As if tax season wasn't already stressful enough, consumers increasingly have to contend with the possibility of fraud or identity theft involving their tax return.
Tax-return fraud is a mounting problem. In 2013, according to a Government Accountability Office report released last year, the Internal Revenue Service thwarted $24.2 billion in fraudulent refunds requested — but paid out $5.8 billion.
That's before thieves filed a wave of fake returns last year, prompting Intuit to temporarily halt the transmission of all state e-file returns filed through its TurboTax product. Before hackers got their hands on more Social Security numbers through breaches, including the government's Office of Personnel Management and health insurers Anthem and Premera — and before the IRS discovered a breach last spring in its own record-keeping application that exposed the records of an estimated 334,000 taxpayers.
Scammers have whipped consumers into more of a panic, renewing efforts to steal data and cash by masquerading as IRS officials. Some scams play off the risk of fraudulent returns. Others threaten audits, fines, arrests and all manner of other dire consequences to victims who don't wire cash immediately or click through a link to confirm their personal information.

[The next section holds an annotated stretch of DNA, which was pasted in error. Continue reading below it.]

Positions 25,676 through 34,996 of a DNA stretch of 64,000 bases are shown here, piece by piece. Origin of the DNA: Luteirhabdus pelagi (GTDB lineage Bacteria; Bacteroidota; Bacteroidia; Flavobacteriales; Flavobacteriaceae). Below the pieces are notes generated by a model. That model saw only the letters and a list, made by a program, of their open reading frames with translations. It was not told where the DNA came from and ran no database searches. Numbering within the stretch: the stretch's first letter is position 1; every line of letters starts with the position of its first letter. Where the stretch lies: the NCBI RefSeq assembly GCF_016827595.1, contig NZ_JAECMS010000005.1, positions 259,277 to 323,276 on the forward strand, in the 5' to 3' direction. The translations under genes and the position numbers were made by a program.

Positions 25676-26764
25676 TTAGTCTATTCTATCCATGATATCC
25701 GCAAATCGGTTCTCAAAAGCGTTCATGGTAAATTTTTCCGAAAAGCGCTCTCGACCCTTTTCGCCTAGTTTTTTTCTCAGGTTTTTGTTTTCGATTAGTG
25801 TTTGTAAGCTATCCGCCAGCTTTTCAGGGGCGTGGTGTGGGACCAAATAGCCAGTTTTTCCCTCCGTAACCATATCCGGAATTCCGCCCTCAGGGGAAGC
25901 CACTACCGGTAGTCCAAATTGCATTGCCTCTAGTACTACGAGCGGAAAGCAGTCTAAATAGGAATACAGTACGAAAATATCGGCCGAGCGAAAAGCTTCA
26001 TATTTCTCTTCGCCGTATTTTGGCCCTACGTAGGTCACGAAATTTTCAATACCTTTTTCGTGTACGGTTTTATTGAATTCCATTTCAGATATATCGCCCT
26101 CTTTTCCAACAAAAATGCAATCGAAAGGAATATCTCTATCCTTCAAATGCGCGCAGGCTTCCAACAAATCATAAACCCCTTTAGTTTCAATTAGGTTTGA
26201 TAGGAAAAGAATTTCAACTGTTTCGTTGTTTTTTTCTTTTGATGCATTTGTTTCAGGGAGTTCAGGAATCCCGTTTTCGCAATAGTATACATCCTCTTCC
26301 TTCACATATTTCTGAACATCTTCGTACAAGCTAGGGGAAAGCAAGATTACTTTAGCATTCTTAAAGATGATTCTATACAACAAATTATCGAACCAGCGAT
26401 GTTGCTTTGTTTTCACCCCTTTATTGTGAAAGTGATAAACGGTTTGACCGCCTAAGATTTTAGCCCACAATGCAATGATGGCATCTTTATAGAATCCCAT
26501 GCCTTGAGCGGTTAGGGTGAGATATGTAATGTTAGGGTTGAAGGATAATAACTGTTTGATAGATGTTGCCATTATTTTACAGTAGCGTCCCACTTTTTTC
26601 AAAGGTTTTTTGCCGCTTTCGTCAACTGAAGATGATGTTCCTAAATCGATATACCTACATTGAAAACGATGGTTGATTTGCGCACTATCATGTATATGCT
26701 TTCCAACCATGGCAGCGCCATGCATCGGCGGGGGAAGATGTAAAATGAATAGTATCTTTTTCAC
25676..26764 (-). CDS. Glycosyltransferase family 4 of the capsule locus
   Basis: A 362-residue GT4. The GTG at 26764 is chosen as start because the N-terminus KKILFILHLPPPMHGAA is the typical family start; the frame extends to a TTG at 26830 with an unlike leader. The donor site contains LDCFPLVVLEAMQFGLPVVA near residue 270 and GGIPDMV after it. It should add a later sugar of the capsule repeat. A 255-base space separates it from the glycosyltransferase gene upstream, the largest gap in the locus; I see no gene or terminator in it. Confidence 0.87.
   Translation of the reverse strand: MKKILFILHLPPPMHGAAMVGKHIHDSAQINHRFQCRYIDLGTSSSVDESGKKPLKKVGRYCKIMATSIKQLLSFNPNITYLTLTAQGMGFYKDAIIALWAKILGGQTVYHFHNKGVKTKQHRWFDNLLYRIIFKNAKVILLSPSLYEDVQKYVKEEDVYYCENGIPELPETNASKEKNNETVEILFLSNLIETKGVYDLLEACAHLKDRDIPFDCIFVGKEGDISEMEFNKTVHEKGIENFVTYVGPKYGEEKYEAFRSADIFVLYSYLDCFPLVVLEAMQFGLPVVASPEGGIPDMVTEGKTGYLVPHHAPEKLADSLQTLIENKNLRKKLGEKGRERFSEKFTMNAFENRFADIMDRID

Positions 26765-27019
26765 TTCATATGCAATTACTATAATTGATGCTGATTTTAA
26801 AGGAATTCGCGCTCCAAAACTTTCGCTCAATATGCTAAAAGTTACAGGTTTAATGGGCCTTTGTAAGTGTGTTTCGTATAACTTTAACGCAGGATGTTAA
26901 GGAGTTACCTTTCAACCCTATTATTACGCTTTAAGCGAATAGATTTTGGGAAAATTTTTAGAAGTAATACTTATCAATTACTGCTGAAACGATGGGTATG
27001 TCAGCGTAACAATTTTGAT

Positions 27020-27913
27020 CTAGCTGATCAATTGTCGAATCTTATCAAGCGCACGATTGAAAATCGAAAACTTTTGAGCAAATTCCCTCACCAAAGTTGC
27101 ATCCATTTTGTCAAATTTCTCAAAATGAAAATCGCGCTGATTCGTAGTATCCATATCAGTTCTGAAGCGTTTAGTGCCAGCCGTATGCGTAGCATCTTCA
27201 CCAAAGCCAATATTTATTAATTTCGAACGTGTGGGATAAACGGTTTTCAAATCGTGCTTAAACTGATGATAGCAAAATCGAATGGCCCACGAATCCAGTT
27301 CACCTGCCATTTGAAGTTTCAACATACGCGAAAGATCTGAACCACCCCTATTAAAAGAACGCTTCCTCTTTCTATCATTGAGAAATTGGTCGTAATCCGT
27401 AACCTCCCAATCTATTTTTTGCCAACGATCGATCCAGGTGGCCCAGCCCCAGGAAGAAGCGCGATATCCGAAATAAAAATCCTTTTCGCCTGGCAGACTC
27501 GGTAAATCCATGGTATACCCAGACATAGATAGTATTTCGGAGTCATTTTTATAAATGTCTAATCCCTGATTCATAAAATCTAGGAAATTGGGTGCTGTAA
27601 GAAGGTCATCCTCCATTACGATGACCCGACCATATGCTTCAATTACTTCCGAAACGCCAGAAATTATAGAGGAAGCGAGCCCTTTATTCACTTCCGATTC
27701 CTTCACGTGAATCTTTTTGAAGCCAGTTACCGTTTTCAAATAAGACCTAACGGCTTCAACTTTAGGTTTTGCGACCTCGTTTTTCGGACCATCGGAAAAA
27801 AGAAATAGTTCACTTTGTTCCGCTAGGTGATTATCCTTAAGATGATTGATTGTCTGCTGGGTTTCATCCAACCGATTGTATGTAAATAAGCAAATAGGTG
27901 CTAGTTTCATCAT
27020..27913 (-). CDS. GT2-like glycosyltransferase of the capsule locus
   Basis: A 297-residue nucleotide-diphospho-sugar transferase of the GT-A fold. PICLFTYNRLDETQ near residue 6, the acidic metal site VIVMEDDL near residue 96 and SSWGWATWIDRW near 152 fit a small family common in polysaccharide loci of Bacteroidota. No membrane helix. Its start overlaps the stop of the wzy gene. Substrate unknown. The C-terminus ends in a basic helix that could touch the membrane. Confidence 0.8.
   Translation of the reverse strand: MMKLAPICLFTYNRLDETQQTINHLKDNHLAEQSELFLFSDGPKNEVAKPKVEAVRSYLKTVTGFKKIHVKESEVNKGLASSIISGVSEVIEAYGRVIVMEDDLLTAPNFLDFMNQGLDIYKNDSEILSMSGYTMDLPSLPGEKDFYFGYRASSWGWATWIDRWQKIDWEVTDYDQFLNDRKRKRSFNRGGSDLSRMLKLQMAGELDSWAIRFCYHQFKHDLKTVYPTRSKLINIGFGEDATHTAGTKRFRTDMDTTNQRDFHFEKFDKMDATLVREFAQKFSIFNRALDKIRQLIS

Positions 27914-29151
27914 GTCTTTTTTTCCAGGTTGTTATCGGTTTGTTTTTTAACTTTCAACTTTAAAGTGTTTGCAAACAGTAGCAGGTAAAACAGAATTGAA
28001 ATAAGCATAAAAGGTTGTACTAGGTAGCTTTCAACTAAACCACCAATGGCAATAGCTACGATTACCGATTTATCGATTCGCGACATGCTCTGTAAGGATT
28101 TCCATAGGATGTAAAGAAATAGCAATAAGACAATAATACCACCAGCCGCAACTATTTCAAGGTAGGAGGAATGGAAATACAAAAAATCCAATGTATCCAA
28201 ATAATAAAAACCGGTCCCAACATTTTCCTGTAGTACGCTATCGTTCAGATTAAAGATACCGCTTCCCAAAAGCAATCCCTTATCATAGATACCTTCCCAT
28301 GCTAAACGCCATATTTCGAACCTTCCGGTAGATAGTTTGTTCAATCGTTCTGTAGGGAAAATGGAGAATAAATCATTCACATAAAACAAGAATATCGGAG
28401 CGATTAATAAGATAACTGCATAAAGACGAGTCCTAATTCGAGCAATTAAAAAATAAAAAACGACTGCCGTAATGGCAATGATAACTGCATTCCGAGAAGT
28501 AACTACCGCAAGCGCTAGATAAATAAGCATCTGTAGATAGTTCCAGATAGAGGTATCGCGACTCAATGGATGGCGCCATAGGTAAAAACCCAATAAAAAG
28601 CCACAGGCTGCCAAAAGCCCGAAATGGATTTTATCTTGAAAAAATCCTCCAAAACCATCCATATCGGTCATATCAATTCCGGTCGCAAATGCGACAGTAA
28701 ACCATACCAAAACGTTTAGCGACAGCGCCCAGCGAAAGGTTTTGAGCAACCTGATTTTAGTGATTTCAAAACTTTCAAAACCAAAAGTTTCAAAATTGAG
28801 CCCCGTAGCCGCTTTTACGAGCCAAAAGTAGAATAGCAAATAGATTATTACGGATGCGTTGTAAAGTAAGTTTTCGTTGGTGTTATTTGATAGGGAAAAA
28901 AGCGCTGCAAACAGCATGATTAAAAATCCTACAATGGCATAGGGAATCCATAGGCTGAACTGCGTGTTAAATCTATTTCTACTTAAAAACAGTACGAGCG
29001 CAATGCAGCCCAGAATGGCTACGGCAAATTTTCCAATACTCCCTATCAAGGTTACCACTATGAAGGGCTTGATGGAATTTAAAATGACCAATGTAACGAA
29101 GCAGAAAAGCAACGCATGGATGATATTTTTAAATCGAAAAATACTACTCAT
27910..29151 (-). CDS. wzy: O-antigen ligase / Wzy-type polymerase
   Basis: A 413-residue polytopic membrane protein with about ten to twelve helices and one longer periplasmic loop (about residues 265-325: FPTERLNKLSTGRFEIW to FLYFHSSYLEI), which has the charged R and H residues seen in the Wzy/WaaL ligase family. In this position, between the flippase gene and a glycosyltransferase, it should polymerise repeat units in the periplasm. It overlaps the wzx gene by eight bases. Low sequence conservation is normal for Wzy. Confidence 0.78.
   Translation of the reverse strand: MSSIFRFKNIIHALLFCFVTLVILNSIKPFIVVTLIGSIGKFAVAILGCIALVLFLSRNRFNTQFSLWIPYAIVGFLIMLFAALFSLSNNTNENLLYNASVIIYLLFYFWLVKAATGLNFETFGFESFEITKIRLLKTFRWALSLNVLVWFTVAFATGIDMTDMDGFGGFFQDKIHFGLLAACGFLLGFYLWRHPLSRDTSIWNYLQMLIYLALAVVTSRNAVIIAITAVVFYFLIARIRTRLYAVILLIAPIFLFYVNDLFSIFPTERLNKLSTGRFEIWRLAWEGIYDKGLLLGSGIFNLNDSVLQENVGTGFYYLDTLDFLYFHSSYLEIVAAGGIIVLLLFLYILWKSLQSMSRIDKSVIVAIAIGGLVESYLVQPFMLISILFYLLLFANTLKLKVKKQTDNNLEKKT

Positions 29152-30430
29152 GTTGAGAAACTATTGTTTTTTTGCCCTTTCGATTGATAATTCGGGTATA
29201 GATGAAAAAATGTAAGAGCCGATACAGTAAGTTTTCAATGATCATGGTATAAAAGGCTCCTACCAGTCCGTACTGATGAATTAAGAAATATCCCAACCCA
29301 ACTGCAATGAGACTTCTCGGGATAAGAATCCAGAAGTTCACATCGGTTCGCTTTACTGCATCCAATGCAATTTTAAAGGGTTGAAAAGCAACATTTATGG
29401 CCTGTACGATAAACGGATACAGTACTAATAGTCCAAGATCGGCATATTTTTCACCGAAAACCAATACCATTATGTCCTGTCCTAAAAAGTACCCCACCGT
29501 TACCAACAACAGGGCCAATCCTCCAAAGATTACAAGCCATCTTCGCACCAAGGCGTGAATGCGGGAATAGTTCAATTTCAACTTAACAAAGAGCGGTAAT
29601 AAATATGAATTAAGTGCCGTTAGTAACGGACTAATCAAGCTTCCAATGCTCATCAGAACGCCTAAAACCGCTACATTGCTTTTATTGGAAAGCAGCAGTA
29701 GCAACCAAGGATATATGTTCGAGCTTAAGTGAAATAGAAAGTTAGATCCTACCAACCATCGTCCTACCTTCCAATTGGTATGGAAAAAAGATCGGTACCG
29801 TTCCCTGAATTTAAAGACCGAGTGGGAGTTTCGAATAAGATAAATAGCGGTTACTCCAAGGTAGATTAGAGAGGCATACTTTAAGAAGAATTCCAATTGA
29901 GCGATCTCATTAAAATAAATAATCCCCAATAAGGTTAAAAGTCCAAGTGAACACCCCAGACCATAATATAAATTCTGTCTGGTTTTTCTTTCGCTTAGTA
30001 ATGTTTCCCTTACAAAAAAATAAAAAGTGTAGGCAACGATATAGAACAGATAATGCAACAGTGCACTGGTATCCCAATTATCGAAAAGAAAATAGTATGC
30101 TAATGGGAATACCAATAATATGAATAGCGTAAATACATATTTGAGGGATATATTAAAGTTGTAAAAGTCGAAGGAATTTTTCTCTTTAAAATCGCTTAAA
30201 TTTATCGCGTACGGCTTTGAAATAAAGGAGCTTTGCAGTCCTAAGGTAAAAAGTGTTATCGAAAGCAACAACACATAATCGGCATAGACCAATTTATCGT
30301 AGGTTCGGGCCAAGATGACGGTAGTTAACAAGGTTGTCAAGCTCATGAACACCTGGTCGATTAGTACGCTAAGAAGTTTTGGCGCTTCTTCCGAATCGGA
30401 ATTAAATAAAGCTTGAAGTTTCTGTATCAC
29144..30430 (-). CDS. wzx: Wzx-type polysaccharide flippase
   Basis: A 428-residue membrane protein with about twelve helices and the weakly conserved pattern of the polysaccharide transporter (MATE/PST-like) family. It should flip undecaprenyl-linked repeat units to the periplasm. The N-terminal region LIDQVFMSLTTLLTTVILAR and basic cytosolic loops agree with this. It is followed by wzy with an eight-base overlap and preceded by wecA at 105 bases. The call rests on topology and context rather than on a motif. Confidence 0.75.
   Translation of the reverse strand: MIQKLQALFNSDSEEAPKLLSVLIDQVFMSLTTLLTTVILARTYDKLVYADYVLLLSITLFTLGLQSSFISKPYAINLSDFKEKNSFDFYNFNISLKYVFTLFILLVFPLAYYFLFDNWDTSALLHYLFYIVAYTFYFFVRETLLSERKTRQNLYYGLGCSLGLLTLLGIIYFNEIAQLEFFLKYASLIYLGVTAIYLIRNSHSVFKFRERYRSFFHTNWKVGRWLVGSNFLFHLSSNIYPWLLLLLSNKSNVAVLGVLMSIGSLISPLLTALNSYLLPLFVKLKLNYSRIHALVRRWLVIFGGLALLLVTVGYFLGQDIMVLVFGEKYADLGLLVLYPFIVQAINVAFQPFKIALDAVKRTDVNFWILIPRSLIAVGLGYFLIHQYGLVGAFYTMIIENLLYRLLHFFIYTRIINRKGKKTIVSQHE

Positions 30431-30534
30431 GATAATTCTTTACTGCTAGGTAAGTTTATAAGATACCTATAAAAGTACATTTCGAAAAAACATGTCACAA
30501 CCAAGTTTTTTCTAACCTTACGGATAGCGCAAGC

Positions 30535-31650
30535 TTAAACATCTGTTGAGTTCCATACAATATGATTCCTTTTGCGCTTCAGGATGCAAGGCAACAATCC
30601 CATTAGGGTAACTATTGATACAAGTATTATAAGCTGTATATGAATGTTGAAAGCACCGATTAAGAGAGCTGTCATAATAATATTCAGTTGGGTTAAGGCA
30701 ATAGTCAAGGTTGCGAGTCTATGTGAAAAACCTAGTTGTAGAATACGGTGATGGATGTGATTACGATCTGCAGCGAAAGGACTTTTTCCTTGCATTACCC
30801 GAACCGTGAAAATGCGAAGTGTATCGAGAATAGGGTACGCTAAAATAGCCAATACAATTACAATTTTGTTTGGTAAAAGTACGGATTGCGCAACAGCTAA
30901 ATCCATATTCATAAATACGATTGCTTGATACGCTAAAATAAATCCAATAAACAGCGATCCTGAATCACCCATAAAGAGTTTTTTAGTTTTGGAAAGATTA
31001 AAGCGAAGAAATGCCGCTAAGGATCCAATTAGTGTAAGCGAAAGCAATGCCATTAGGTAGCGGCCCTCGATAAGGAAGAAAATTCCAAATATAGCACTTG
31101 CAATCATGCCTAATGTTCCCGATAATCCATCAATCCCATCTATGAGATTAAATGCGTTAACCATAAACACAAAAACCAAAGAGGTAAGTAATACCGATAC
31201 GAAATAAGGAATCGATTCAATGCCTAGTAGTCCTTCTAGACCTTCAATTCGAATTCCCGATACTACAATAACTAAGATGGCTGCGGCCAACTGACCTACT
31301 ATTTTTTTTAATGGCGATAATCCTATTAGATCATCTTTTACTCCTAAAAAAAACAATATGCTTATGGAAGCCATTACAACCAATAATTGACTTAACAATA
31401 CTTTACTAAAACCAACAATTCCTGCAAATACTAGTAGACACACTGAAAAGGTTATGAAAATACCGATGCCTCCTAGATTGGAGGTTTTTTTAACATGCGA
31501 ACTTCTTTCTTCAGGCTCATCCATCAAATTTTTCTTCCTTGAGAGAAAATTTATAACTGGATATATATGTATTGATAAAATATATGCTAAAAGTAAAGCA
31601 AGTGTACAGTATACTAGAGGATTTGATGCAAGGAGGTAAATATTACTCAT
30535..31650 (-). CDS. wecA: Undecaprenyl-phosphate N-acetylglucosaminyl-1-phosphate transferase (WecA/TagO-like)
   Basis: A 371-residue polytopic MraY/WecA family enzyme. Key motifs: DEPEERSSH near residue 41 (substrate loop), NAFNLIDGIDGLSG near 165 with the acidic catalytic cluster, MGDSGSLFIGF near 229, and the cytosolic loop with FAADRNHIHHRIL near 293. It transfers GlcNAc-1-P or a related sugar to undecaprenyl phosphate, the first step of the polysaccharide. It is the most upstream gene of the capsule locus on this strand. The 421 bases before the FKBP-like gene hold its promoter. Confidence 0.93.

You might see official-looking seals and language in an email that have been pulled from legit IRS communiqués, or hear background noise in a voice mail meant to resemble a call center, said J.J. Thompson, co-founder and chief executive of Rook Security, an IT security firm.
"This is people trying pretty hard to be successful at this," he said.
The Treasury Inspector General for Tax Administration last week went so far as to release a list of phone numbers known to be tied to tax scam calls.
Even if you're not a victim, safeguards put in place at the federal and state level to thwart tax fraud could delay your refund or otherwise snarl your return. Last year, 36.2 percent of returns the IRS flagged for potential identity theft were legitimate returns, according to a new report from the IRS National Taxpayer Advocate. It took 18 weeks, on average, for those taxpayers to receive their refunds.